SANTA MONICA, Calif. — estimated that the average automotive manufacturer incentive in the U.S. was $2,309 per vehicle sold in November, up $135, or 6.2 percent, from October, and up $21, or 0.9 percent, from November 2006.’s monthly True Cost of Incentives (TCI) report takes into account all automakers’ various U.S. incentives programs, including subvented interest rates and lease programs, as well as cash rebates to consumers and dealers. To ensure the greatest possible accuracy, bases its calculations on sales volume, including the mix of vehicle makes and models for each month, as well as on the proportion of vehicles for which each type of incentive was used.

According to, combined incentives spending for domestic manufacturers averaged $3,188 per vehicle sold in November, up from $3,104 in October. From October to November, European automakers increased incentives spending by $442 to $2,415 per vehicle sold; Japanese automakers increased incentives spending by $147 to $1,162 per vehicle sold; and Korean automakers increased incentives spending by $484 to $2,017 per vehicle sold.

In November, the industry’s aggregate incentive spending is estimated to have totaled approximately $2.77 billion, up 3.75 percent from October. Chrysler, Ford and General Motors spent an aggregate of $1.89 billion, or 68.5 percent of the total; Japanese manufacturers spent $527 million, or 19.1 percent; European manufacturers spent $235 million, or 8.5 percent; and Korean manufacturers spent $108 million, or 3.9 percent.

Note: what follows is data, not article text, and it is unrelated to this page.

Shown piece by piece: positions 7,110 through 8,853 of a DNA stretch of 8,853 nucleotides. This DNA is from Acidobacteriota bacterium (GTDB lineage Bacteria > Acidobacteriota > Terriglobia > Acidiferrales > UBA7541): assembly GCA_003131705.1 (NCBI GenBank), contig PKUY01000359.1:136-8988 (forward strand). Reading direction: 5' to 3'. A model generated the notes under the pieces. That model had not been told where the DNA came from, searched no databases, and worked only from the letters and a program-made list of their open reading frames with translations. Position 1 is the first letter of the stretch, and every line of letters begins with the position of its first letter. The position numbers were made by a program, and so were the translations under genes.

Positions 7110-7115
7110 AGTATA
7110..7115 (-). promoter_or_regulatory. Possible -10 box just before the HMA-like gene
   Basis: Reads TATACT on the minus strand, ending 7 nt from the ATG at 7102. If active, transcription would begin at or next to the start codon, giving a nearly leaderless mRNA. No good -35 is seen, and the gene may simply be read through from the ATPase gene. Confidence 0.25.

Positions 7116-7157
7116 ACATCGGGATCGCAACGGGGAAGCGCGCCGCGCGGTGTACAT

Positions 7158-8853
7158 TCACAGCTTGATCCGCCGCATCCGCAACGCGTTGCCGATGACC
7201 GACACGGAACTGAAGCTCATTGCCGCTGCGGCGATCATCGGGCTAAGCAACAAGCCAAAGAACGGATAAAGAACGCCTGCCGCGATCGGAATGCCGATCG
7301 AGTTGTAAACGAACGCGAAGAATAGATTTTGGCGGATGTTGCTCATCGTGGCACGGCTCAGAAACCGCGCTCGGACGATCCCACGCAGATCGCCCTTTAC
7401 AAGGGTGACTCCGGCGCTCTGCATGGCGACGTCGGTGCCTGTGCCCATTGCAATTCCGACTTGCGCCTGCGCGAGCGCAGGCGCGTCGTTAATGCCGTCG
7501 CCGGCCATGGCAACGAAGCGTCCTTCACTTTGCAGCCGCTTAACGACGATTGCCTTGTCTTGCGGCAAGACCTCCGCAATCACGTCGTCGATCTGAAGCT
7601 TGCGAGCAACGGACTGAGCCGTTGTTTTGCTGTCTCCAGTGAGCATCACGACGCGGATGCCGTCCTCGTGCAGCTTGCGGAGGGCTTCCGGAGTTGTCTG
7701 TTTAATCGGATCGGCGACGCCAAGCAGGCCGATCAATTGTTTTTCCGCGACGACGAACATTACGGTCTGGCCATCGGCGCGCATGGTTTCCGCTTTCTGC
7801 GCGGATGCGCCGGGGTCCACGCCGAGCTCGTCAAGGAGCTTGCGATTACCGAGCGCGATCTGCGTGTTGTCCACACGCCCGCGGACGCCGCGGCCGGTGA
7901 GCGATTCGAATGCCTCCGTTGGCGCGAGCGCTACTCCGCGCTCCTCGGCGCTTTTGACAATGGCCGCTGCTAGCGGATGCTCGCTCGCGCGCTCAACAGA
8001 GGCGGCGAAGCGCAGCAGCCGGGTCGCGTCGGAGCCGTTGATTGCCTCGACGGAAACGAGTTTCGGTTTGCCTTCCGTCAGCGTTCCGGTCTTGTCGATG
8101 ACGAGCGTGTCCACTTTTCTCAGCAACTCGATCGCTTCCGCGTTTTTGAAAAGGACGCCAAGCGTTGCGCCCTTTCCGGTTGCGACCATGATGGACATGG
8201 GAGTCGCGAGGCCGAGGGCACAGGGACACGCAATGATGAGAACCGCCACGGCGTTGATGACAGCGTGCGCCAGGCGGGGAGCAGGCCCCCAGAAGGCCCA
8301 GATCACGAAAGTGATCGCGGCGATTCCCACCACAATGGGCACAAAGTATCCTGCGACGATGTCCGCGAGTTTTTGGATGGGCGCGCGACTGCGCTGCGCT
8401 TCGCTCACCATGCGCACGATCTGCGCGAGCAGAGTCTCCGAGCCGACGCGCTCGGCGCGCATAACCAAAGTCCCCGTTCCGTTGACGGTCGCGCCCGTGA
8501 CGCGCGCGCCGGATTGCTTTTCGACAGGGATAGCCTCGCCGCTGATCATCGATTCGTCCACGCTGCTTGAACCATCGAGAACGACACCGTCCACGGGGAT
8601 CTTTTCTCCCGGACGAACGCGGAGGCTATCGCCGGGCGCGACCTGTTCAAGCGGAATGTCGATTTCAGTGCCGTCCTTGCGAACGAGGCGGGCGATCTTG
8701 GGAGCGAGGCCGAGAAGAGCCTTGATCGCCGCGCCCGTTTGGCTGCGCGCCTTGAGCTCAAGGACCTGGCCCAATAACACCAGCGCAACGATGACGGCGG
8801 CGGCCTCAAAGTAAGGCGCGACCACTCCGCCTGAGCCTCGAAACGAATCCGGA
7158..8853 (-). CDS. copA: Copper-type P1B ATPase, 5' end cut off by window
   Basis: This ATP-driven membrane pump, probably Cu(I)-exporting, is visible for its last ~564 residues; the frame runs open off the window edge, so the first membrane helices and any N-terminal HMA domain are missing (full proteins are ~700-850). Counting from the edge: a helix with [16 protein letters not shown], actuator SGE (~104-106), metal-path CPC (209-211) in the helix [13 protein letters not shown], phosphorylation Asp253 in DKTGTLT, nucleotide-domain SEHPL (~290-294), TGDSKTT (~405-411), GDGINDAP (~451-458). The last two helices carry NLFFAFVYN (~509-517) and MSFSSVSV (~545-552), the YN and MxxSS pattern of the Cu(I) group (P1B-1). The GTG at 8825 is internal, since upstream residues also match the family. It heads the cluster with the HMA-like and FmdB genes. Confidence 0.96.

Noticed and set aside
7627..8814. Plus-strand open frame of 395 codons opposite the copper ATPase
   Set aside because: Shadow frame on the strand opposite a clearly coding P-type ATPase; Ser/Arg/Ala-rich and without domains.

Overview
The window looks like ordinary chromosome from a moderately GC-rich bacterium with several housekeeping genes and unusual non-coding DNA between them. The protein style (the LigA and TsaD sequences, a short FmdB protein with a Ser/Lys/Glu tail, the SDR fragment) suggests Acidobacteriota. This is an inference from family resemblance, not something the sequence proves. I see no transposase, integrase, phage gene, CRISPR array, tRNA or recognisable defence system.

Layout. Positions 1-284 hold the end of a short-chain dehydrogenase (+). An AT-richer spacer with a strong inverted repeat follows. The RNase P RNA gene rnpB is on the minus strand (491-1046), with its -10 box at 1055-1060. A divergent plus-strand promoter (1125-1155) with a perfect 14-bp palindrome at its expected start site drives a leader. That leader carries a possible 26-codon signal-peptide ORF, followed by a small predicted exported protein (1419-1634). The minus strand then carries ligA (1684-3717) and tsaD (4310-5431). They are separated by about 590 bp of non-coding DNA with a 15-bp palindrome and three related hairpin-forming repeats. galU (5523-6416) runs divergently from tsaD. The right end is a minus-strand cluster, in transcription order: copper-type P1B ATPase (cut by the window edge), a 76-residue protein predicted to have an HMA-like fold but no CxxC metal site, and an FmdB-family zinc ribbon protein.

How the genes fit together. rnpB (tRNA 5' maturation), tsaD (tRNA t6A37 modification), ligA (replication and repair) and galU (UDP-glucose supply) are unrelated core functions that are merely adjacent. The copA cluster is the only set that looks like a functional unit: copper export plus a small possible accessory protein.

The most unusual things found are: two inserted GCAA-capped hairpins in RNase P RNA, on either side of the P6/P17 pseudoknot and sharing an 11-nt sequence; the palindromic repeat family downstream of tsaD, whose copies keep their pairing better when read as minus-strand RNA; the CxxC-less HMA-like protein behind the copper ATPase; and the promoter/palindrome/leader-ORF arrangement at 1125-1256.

True Cost of Incentives for the “Big Six” Automakers

November 2007 October 2007 November 2006

Chrysler Group $3,360 $3,105 $4,112

Ford $3,191 $3,205 $3,470

General Motors $3,136 $3,058 $2,661

Honda $865 $639 $499

Nissan $2,113 $2,070 $2,056

Toyota $888 $706 $857

“Even with the year-end sell-down upon us, the domestic automakers have stayed committed to the value pricing strategy that limits their investment in incentives,” stated Jesse Toprak, executive director of Industry Analysis for “Chrysler and Ford are spending far less per vehicle than they were this time last year. GM is spending even less than them, though it’s not matching its remarkably low incentive average of last November. As usual, the domestics are keeping a close eye on each others’ moves in order to maximize profit margins while maintaining competitiveness.”

Among vehicle segments, large trucks had the highest average incentives, $3,885 per vehicle sold, followed by large SUVs at $3,616. Compact cars had the lowest average incentives per vehicle sold, $946, followed by sports cars at $1,232. Analysis of incentives expenditures as a percentage of average sticker price for each segment shows large cars averaged the highest, 12.5 percent, followed by large trucks at 12.2 percent of sticker price. Luxury sports cars averaged the lowest, 3.8 percent, followed by sports cars at 4.2 percent of sticker price.

“According to our analysis, the minivan segment experienced a 38-percent drop in incentives compared to last year — the biggest decline of all segments,” commented Edmunds’ Senior Editor Michelle Krebs. “Surprising, but not when one realizes that last year’s most heavily incentivized minivan models are no longer being sold, and the ones on dealer lots today are relatively new models that are enjoying sustained launch buzz. However, this segment has been weakening in recent months, so higher incentives may be in store.”

Comparing all brands, in November Mini spent the least — virtually nothing — followed by Scion at $118 per vehicle sold. At the other end of the spectrum, Cadillac spent the most, $6,200, followed by Saab at $5,940 per vehicle sold. Relative to their vehicle prices, Saab and Mercury spent the most, 17.6 percent and 16.1 percent of sticker price, respectively, while Mini spent virtually nothing and Scion spent just 0.7 percent.